Morphological, hemodynamic and clinical stages of cirrhosis have been proposed, although no definite staging system is yet accepted for clinical practice.
Dr D'Amico and colleagues from Italy investigated whether clinical complications of cirrhosis may define different prognostic disease stages.
Analysis of the database from a prospective inception cohort of 494 patients.
Decompensation was defined by ascites, bleeding, jaundice or encephalopathy.
Explored potential prognostic stages compensated cirrhosis without esophago-gastric varices, compensated cirrhosis with varices, bleeding without other complications, first nonbleeding decompensation, any second decompensating event.
Patient flow across stages was assessed by a competing risks analysis.
|5-year transition rate towards a different stage, for stages 4 was 78%|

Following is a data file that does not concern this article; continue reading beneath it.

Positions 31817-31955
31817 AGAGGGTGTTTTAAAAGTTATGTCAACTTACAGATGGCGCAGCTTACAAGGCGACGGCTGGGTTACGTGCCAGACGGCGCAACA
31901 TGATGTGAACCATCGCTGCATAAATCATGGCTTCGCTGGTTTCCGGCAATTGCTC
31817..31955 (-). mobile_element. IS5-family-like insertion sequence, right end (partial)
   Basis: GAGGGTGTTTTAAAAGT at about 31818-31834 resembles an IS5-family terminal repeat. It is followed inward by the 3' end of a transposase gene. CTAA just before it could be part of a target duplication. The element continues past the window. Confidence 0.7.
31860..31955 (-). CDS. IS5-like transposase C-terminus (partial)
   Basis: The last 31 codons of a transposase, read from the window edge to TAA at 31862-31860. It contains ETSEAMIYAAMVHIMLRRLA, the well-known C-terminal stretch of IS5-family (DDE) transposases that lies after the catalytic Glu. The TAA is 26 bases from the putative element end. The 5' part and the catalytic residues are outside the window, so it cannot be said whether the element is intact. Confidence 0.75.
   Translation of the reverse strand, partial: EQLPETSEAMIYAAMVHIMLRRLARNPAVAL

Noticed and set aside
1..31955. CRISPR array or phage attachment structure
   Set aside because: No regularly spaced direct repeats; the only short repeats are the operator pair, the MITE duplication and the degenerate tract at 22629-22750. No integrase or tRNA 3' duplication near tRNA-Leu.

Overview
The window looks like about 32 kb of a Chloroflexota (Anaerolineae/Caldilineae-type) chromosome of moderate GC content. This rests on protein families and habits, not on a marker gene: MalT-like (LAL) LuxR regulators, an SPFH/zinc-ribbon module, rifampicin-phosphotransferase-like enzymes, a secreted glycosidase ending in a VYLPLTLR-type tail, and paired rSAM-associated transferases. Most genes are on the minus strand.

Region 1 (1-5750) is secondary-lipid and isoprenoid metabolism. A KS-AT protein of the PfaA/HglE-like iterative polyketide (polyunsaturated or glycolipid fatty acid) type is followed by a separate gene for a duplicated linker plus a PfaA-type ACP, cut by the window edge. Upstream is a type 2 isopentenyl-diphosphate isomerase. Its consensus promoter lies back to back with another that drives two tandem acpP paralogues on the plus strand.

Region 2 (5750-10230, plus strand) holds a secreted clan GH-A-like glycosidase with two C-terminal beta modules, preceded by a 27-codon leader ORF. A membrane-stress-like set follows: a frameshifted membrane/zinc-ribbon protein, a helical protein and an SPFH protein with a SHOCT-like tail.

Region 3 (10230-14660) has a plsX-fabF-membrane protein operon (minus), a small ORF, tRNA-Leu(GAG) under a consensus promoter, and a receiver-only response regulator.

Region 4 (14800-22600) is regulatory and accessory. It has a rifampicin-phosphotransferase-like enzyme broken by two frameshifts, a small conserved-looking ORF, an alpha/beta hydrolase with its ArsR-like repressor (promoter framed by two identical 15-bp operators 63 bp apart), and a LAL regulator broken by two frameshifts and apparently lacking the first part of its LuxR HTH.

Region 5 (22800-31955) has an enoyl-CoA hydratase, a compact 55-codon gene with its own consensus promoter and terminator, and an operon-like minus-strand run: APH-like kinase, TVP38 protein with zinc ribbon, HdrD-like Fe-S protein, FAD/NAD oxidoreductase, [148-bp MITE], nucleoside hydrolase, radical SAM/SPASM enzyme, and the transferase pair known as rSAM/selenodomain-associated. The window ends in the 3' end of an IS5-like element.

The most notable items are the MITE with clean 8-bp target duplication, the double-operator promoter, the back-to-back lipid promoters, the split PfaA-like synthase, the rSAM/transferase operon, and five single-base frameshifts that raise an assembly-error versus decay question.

|Alimentary Pharmacology & Therapeutics|
Major patient characteristics were 199 females, 295 males, 404 HCV+, 377 compensated, 117 decompensated cirrhosis.
The mean follow-up was 145 months without dropouts.
Major events 380 deaths, 326 esophago-gastric varices, 283 ascites, 158 bleeding, 146 encephalopathy, 113 jaundice, 126 hepatocellular carcinoma, and 19 liver transplantation.
The research team found that 5-year transition rate towards a different stage, for stages 1–4 was 34.5%, 42%, 65% and 78%, respectively.
The team observed that 5-year mortality for stages 1–5 was 1.5%, 10%, 20%, 30% and 88% respectively.
An exploratory analysis showed that this patient stratification may configure a prognostic system independent of the Child–Pugh score, Model for End Stage Liver Disease and comorbidity.
Dr D'Amico's team concludes, "The development of esophago-gastric varices and decompensating events in cirrhosis identify 5 prognostic stages with significantly increasing mortality risks."